# Comparing string arrays

My code does what I need it to do, but I think I am missing the "right" way to do this with comparing the arrays. Essentially what I need this to do is compare a textbox entry against two different arrays and redirect based on which value matches.

Protected void Button1_Click(object sender, EventArgs e)
{
string[] str1 = new string[] {"87002", "87001", "87005"};
string[] str2 = new string[] {"97002", "97003", "97004"};

for (int i = 0; i < str1.Length; i++)
{
string comp1 = str1[i];
if (comp1 == TextBox1.Text.ToString())
{
Response.Redirect("Page1.aspx");
}
}

for (int i = 0; i < str2.Length; i++)
{
string comp2 = str2[i];
if (comp2 == TextBox1.Text.ToString())
{
Response.Redirect("Page2.aspx");
}
}
Response.Redirect("Unknown.aspx");
}

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## migrated from stackoverflow.comMay 18 '12 at 11:51

This question came from our site for professional and enthusiast programmers.

I'd prefer List<string> to arrays, and use the Contains method instead of looping. Other than that... what exactly are you asking? Is there something wrong with your code? –  Dan J May 17 '12 at 23:41
I think OP may be looking for the Array.Exists method? –  Mark M May 17 '12 at 23:42
basically, what is the right way to compare two strings? nothing wrong with the code, I just feel uncomfortable with it. –  mtnwk May 17 '12 at 23:43
Is the question "how to determine whether a string is in an array?" or "how to compare two strings?" –  ptay89 May 17 '12 at 23:48
how to determine whether a string is in an array –  mtnwk May 17 '12 at 23:51

I would do this:

protected void Button1_Click(object sender, EventArgs e)
{
string[] str1 = new string[] {"87002", "87001", "87005"};
string[] str2 = new string[] {"97002", "97003", "97004"};

if (str1.Contains(TextBox1.Text))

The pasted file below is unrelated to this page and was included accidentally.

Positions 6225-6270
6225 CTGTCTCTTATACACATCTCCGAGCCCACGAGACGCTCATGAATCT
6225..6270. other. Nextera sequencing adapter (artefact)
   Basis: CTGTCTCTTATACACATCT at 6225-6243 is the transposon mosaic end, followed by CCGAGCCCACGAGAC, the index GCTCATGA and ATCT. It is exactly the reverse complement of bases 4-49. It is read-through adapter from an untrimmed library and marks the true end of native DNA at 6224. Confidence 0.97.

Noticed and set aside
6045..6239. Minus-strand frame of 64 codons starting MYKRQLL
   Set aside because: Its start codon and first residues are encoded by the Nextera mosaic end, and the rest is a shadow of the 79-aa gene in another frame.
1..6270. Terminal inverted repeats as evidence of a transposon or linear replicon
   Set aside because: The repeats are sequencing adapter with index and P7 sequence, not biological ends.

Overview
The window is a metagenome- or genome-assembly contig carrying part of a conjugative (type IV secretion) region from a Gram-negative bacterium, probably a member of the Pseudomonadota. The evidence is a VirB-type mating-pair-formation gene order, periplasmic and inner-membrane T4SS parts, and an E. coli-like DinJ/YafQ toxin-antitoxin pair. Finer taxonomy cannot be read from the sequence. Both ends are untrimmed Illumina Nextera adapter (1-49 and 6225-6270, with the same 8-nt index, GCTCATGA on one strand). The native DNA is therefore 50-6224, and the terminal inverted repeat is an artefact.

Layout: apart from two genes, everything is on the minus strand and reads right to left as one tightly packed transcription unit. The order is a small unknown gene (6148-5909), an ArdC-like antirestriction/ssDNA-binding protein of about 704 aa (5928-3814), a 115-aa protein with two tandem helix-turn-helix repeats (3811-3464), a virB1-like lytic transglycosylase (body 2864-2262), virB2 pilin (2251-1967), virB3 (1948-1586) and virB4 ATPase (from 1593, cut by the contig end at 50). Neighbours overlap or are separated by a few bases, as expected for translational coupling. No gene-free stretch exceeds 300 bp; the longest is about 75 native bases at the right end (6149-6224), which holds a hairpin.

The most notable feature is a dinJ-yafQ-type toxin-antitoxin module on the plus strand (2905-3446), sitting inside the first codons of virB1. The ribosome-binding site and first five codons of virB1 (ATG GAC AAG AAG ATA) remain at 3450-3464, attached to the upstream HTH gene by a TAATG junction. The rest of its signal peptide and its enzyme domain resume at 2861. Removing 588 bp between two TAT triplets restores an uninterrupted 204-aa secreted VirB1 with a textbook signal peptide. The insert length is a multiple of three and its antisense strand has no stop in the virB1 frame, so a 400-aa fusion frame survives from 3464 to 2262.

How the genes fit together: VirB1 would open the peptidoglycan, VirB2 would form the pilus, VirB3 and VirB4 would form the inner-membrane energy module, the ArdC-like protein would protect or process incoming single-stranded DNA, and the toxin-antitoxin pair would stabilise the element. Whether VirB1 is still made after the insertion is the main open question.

Response.Redirect("Page1.aspx");

if (str2.Contains(TextBox1.Text))
Response.Redirect("Page2.aspx");

Response.Redirect("Unknown.aspx");
}


You don't need the ToString() calls - TextBox.Text should already be a string.

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I would do this, but also use arrays of int (assuming those values are not just for demonstration.) If TextBox1.Text does not parse as an int, you can go straight to Unknown.aspx without searching. –  mafue May 17 '12 at 23:56

Would you not be better using the array.Contains(..) method? For example: str1.Contains(TextBox1.Text); should suffice to check whether the string is within the array. It might be worth also storing the two string arrays as HashSet also for speed.

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+1 for mentioning HashSet, but I don't understand "for speed if they're not very big". The benefit of using HashSet will be greater for a larger set of values; that phrase seems to imply that HashSet would only be useful for a relatively small set of values. –  phoog May 18 '12 at 15:46
I'm also unsure what I meant by that..removed it now. –  ptay89 May 18 '12 at 15:53

You are right that should work, however there is a cleaner way to write this using Linq. Now if you are not using 3.5+ then you will stick with your way.

Try below.

protected void btn1_Click(object sender, EventArgs e)
{
string[] str1 = new string[] { "87002", "87001", "87005" },
str2 = new string[] { "97002", "97003", "97004" };

string txt = txtBox1.Text.Trim();

if (str1.Any(x => x.Equals(txt)))
Response.Redirect("Page1.aspx");
else if (str2.Any(x => x.Equals(txt)))
Response.Redirect("Page2.aspx");
else
Response.Redirect("Unknown.aspx");
}


Unfortunatly we cant avoid a loop here but what we have done is used the "ANY" method of the string array. The "any" method returns a boolean (true\false) if any of the values in the Collection matches your lambada expression. In this instance we are simply saying does x (the item in the collection) match the txt (from txtBox1).

If it does we can redirect to the correct location.

I hope this helps

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How about using Switch

 switch(input)
{
case foo: do something;
break;

case bar: do something;
break;
}

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I would have used a Dictionary<string, string>:

private Dictionary<string, string> redirects = new Dictionary<string, string>
{
{ "87002", "Page1.aspx" },
{ "87001", "Page1.aspx" },
{ "87005", "Page1.aspx" },
{ "97002", "Page2.aspx" },
{ "97003", "Page2.aspx" },
{ "97004", "Page2.aspx" },
};

protected void Button1_Click(object sender, EventArgs e)
{
if (redirects.ContainsKey(TextBox1.Text))
{
Response.Redirect(redirects[TextBox1.Text]);
}
else
{
Response.Redirect("Unknown.aspx");
}
}


This solution separates the data from the algorithm, which I think is a good idea.

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This could be improved with TryGetValue so you only need to do the lookup once. –  pstrjds May 24 '12 at 17:33